Draft City Plan 2015 is a developers’ dream but a nightmare for the community.
Long term Redlands residents are expressing outrage over “battery style” housing across the City – especially developments on Cleveland-Redland Bay Road just north of the Faith Lutheran College.
Development outcomes of the current planning scheme fail the taste test. Local groups are forming to lobby and contest Council and the State Government on wide ranging issues.
We have Hotspots across the Redlands and the Council wants to allow more of this type of development. The Draft City Plan targets a population increase of 50,000 by 2041.
So why is a 50,000 population increase the underlying assumption of City Plan 2015? Redlands2030 has clarified that this population target is a choice of the current Council. But it doesn’t seem to be what the community wants.
What do the people say?
What are the community’s views on this pivotal issue? When asked about finding room for an extra 50,000 people and 26,000 new homes by 2041 most people say “no…it is too many!”
Polling of the many people visiting Redlands2030’s stall at the Cleveland Markets on Sunday mornings has found that 100 percent want no more than 25,000 more people by 2041. About a third of the respondents would prefer no growth.
Have your say in our poll
What sort of population growth rate do you think Redland City should be planning for. Here’s an opportunity to have your say on the matter.
This is an opt in poll so its results may not be an accurate indication of community views.
City Plan 2015 is out of step with the people
How is it that the Draft City Plan is so far out of step with community attitudes and values?
Evidence of the community’s values is available. In 2005, National Field Services conducted the Redland Shire Community Survey. This showed that Redlanders have clear views about what sort of place they want to live in.
The community has said it does not want a “big Redlands”. Well documented and enduring community values show Redlanders:
- Believe that there are negative consequences to continuing population growth, at even low percentages
- Prefer to retain the area’s semi-rural and rural lands than to develop these lands to create more local jobs
- Prefer improved public transport to commercial and industrial areas outside the Redlands, over industrial development of our wildlife habitats and rural lands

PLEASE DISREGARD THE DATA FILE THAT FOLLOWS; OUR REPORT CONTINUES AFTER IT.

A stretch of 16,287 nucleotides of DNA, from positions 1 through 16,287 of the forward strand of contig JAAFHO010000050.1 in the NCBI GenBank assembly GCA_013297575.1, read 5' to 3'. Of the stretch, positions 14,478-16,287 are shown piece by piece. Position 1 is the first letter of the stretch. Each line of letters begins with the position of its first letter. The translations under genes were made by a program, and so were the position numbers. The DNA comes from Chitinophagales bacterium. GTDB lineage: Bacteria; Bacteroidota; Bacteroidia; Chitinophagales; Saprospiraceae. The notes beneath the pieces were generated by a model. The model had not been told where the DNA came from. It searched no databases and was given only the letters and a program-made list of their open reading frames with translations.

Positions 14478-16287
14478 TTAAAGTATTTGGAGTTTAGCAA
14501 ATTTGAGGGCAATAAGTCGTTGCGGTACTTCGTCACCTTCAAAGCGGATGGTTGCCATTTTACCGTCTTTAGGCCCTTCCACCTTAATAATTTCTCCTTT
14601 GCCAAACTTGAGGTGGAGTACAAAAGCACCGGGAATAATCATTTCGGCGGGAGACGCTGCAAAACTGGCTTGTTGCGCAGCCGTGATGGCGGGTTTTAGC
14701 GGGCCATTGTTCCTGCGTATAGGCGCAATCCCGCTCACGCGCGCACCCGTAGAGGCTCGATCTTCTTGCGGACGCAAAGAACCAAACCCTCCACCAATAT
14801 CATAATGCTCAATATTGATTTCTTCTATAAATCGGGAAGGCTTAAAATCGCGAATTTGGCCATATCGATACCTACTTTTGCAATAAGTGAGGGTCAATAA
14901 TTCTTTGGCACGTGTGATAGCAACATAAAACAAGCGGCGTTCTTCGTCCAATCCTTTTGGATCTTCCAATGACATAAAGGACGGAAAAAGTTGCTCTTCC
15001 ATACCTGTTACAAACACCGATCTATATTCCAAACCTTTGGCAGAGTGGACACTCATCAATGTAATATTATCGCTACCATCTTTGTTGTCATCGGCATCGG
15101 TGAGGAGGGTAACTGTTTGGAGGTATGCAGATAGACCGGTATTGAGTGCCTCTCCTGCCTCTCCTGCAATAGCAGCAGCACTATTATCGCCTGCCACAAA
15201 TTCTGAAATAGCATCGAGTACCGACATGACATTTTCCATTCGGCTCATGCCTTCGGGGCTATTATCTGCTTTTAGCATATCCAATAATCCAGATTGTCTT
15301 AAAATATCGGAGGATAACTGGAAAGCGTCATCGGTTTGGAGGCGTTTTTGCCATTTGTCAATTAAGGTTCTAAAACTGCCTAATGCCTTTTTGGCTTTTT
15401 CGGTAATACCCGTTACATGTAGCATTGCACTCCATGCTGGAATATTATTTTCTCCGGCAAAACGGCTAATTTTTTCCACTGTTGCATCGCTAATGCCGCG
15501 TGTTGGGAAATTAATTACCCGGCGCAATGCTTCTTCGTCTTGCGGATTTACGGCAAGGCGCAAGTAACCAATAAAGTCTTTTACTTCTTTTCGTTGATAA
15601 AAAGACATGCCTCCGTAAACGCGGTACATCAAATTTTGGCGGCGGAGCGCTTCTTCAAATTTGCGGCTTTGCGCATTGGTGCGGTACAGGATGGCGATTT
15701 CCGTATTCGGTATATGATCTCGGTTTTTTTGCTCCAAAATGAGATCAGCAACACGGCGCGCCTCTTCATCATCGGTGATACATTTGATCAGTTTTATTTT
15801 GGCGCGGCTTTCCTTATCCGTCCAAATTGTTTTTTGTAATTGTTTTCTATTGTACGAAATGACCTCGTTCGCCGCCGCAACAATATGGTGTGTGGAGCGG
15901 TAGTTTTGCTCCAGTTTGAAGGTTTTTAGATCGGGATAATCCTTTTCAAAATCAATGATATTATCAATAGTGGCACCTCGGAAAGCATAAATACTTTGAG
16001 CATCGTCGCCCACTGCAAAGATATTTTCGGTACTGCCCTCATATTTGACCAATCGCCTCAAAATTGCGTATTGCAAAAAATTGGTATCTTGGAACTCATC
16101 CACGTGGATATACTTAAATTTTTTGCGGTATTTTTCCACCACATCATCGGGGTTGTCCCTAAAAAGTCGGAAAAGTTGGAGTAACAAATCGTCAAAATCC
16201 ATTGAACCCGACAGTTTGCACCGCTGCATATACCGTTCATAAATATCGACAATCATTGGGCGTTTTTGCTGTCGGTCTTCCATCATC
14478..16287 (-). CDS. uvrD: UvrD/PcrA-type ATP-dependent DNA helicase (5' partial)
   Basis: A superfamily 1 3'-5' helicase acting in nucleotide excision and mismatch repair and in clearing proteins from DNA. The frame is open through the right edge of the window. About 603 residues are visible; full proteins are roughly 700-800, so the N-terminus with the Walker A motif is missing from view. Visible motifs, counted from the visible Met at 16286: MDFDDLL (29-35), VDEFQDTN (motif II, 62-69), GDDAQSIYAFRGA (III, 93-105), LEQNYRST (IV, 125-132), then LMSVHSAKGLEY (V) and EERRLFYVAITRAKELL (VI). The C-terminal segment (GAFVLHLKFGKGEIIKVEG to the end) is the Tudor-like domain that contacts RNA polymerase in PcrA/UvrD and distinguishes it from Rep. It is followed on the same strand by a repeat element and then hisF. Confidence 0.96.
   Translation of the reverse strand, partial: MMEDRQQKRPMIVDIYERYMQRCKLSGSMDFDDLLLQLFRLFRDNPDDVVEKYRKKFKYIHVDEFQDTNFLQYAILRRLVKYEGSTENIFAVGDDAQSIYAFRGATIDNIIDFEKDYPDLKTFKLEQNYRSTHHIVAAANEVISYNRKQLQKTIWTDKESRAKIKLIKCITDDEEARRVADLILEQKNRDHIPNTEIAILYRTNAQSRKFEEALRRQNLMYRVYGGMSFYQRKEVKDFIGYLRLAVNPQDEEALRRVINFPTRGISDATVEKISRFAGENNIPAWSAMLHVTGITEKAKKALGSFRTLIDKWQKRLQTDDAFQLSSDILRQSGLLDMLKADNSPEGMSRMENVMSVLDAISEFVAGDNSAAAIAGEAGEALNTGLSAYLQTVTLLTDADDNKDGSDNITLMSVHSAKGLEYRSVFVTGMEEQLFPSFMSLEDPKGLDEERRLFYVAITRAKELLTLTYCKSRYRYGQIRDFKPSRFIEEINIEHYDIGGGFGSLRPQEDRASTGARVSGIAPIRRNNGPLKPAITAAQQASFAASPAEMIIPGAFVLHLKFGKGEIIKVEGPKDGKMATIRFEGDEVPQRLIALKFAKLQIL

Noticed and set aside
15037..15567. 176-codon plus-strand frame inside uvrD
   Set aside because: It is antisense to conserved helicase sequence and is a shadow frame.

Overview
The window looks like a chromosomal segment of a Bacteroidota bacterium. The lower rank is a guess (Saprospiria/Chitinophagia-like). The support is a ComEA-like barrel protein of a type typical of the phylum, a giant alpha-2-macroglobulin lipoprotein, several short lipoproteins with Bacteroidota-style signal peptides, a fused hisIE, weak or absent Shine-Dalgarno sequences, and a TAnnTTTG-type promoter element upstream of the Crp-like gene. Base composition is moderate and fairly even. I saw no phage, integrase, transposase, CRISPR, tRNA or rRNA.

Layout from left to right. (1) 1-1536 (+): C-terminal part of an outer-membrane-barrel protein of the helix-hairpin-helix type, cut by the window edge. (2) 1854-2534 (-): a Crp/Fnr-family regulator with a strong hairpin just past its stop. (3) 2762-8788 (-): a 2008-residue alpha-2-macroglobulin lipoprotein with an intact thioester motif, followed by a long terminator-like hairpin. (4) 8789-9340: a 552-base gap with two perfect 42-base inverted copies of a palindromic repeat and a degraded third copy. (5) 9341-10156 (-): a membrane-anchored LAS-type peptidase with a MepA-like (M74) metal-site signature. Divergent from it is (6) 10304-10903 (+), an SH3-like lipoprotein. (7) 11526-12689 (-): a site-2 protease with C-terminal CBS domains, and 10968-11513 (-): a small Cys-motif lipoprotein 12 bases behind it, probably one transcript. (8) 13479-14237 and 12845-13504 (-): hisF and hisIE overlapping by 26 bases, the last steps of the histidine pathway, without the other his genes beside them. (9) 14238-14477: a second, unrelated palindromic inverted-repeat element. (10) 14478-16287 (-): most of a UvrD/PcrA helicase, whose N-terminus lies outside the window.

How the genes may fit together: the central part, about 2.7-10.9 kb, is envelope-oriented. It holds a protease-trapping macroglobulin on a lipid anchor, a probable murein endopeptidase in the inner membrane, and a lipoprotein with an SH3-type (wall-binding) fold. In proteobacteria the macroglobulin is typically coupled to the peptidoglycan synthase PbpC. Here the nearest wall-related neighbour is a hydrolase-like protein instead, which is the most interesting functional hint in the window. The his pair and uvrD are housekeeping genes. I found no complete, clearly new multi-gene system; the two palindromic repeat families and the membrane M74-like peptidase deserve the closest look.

- Are not prepared to accept a decline in koala numbers in order to accommodate more people (Koalas in the wild are already on their last legs!)
- Support limits on the number of dwellings in order to preserve a village atmosphere, the bush, the Bay and the semi-rural landscapes
- Expect Council to conduct public consultation in all important Town Planning decisions and development applications (City Plan 2015 looks to delegate more decisions to officers!)
- Do not support expansion of the urban footprint (the Shoreline development is an ongoing threat to the established Urban footprint)
What exactly did Redlands say, when asked?
The eight questions and the results (from 2005) are:
|1||Redland Shire Council and the State Government should allow the population of the Redlands to increase by nearly 60,000 people, or 50%?||66% did not agree|
|2||We are prepared to accept a decline in koala numbers in order to accommodate more people in the Shire.||82% did not agree|
|3||We should develop our semi-rural and rural lands into industrial areas in order to create more jobs.||81% did not agree|
|4||After the 2004 election, the new Council made changes to the Draft Redlands Planning Scheme (Town Plan) without consulting the community. The changes will bring more development and urban sprawl to the Redlands. Using the same scale, how much do you agree or disagree that Redland Shire Council should always seek public consultation before making important Town Planning decisions on draft plans, development applications, etc?||93% agreed|
|5||An increase of nearly 60,000 people or 50% in the Redlands’ population will negatively affect the lifestyle of existing residents.||73% agreed|
|6||The Council should limit the number of dwellings in the Redlands in order to preserve the Shire’s current village atmosphere, the bush, the Bay and the semi-rural landscapes.||80% agreed|
|7||Wildlife habitats and rural lands should be protected from industrial development by improving public transport to commercial and industrial areas outside the Shire.||89% agreed|
Given the choice, would you rather
(a) have higher buildings up to five storeys in our town centres
(b) expand the urban footprint into the Shire’s semi-rural areas
(c) limit population growth as Noosa Shire has done?
limit population growth
City Plan – out of touch with community values
These 2005 results were resounding. How the authors of the draft City Plan 2015 do not even mention these measures of community values (or any other measures of community attitude) is an astounding omission (of fact). It certainly makes the Draft City Plan 2015 look way out of touch with community values.
This survey of 400 people was conducted by Redlands Community Alliance For Responsible Planning (CARP) ten years ago. Would a new survey yield significantly different results?
Redland City Council had an opportunity to get fresh information about community values while it was preparing the Draft City Plan. Instead, the Council’s City Planning seems to have been informed largely by its discussions with a select group of developers.
It’s a bit like asking foxes if they want chicken for supper.
Remember to have your say in our poll.